ARQ's Last Litter Program

We know that family pets are happiest in their own homes, and sometimes people are worried about not getting their dog back. Therefore, ARQ offers the Last Litter Program in a couple of ways.

One way is ARQ educates, mentors, guides and supports people with the birthing and raising the pups in their own home, and then when they are 6-8 weeks of age, they are brought into ARQ’s care for desexing, vaccinations, socialisation and rehoming. While the mother dog stays with her family, ARQ organises the mother dog to be desexed at their local vet or at ARQ’s vet. This has meant we can assist people in this situation to more easily bring weaned pups into care without disturbing a young family.

Another way is ARQ will provide a full service of care for the mother dog before, during and after the birthing of the puppies. For more information on our Last Litter Program, click here.

'Give Away' and cheap puppies

ARQ’s adapted Last Litter Program is so critical for the community. You see, it’s not just about the mother dog, it's about the puppies too.

 

By law, to sell or GIVE AWAY a dog they must be at least microchipped (info here) by the owner, not the purchaser. This can incur a significant cost (average of $50+ per dog) to owners who often cannot afford it and will then just try and quickly give the pups away to anyone, with limited advertising or screening suitability of new owners. This untraceable pup could very easily then end in the hands of an undesirable situation such as dog fighting.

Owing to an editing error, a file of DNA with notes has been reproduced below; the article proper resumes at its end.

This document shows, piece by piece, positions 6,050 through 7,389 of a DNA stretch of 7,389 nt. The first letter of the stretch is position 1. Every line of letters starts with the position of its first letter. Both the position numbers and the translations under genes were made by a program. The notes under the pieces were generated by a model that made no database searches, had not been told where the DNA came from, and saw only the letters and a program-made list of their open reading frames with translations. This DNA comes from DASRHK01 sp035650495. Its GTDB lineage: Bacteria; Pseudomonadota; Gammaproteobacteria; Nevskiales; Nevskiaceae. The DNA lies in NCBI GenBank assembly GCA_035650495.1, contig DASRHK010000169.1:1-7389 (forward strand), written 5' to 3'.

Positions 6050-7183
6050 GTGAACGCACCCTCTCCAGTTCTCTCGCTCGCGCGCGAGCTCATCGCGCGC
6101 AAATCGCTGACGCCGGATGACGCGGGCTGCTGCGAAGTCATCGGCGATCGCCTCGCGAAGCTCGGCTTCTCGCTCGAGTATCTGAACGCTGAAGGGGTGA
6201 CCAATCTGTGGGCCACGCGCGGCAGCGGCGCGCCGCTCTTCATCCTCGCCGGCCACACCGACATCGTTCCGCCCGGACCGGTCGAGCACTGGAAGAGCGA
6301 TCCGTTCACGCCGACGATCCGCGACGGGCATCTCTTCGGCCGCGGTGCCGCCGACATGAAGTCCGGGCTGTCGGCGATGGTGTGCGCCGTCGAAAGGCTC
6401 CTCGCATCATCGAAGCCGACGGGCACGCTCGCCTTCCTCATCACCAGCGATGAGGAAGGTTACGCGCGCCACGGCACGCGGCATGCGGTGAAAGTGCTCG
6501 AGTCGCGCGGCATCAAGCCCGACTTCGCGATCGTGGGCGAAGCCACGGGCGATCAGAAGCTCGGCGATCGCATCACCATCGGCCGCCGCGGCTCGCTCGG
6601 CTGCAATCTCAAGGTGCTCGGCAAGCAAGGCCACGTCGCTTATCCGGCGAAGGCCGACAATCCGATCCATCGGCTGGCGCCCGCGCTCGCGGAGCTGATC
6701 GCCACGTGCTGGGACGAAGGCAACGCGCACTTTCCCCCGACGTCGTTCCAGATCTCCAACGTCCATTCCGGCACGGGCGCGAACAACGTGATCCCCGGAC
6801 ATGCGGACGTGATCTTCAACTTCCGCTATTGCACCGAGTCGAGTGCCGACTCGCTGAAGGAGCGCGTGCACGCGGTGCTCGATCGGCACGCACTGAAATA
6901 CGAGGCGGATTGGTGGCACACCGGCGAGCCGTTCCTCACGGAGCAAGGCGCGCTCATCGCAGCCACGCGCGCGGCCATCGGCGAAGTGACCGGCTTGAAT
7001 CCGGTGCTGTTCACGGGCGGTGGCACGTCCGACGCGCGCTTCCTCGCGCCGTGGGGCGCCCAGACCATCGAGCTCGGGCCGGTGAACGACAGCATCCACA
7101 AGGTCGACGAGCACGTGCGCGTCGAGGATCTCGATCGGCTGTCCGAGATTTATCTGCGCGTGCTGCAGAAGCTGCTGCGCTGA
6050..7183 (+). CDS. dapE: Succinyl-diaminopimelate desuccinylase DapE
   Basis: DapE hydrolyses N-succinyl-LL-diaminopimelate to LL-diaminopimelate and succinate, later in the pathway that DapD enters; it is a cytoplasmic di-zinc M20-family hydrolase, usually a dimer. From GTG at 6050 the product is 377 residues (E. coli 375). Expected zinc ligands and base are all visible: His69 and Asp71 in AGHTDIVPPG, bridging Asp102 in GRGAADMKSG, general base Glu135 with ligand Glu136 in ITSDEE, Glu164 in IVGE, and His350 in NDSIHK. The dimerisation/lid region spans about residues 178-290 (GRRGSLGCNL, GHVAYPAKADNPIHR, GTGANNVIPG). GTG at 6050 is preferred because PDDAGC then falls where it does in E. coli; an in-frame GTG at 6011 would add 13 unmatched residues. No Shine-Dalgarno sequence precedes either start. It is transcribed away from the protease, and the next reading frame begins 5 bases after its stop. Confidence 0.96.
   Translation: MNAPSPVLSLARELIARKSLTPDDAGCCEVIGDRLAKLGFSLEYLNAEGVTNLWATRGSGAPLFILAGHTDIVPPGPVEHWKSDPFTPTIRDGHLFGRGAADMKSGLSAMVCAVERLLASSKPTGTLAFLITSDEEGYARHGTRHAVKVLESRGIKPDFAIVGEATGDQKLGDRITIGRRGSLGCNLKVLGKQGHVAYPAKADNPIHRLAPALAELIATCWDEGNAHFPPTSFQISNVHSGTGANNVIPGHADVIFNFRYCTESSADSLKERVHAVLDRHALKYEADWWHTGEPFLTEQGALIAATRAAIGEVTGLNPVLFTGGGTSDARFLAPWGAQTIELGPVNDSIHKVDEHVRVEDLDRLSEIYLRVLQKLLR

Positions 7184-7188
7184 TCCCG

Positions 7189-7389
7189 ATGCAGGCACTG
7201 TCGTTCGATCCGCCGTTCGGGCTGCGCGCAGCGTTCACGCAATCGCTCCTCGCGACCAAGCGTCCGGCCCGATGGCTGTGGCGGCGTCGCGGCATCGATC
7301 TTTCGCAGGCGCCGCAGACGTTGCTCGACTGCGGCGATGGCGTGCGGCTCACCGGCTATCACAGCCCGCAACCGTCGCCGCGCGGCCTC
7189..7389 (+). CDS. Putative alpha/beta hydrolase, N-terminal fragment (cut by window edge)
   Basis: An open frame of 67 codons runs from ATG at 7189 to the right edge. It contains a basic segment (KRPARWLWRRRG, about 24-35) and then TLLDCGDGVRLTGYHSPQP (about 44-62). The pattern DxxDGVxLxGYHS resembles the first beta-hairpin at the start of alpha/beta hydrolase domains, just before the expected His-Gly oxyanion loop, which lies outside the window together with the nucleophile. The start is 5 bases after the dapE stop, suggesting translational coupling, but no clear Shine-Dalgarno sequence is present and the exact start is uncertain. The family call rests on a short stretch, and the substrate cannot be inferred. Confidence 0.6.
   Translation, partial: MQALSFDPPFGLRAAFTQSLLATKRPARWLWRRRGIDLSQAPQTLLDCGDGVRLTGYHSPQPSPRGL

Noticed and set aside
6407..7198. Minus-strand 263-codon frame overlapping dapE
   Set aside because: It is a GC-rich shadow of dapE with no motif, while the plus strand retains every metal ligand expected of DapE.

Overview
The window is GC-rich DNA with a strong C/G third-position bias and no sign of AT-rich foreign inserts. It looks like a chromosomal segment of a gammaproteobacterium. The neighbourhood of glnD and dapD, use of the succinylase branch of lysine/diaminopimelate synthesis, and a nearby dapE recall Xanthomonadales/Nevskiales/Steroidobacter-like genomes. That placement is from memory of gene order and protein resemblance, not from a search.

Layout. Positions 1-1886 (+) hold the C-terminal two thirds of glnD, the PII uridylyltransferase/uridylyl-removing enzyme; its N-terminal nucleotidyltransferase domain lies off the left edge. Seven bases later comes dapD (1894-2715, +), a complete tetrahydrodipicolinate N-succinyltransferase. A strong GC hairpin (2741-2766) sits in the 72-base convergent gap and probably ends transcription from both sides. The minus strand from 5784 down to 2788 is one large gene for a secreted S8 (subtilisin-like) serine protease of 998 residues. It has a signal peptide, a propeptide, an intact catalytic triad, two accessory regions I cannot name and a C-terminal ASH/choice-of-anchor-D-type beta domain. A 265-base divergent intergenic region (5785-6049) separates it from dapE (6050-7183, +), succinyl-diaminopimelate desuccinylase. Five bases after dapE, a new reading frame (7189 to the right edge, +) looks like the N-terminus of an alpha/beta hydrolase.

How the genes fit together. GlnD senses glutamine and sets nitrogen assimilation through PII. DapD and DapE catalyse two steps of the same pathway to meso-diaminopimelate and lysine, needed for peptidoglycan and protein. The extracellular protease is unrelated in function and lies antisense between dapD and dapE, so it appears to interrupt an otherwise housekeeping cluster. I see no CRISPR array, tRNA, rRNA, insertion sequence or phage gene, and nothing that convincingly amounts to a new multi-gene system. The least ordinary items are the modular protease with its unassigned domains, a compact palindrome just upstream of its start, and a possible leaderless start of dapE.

In addition, ethically the pup should have at least one vaccination before being sold or given away to ensure they're protected against diseases. The first vaccination is due at 6 to 8 weeks and this is a cost of about $80 per dog. This upfront cost, when multiplied over an entire litter and added with microchipping, is often unaffordable for most people.

What is ARQ's goal?

ARQ’s biggest passion is to stop the breeding cycle by DESEXING, SPAYING or NEUTER.

 

Backyard bred pups are never desexed before being sold, given away or rehomed. This means that they can very easily turn into the next generation of backyard bred dogs. In theory, a female dog can have up to three litters in a year with an average litter size of seven puppies. One female and her babies can theoretically create 67,000 puppies in six years.

 

Given the tens of thousands of dogs still being euthanised in pounds across Australia, these breeding numbers simply must stop. Lots of info can be read about this here.

Pet stores selling puppies

Our programs sound great right? Well, they are.

 

Except when a backyard breeder decides to sell their litter to a pet store offering big bucks to stock their shop. Now, we don't have any issues with pet stores either, but it is safe to say that a pet store is no place for a young puppy to be spending time. A pet store can be an incredibly scary space for a puppy. Being taken away from the mother dog and placed in a cage (usually elevated with a glass window) with noises, artificial lighting, often shredded paper to go to the toilet on in the same space they eat and play, and then people tapping on the glass. Usually these dogs are aged between 6-10 weeks old which is a widely known critical behavioural development stage for a puppy. At this age, they should be in a home, learning things at their pace while being properly and positively taught and socialised.

Pet store pups are never desexed. It's been reported they are sometimes overdue for second vaccinations, and they have received zero training in a home to start them on the right path in life. To buy a puppy at a pet store, you will be asked no questions about suitability, knowledge or even permission to own a pet in your home, just how would you like to pay? And the prices often start from $2,500. Add desexing on that (if you're a responsible pet owner) and you could be looking close to $3,000 for that puppy in the window.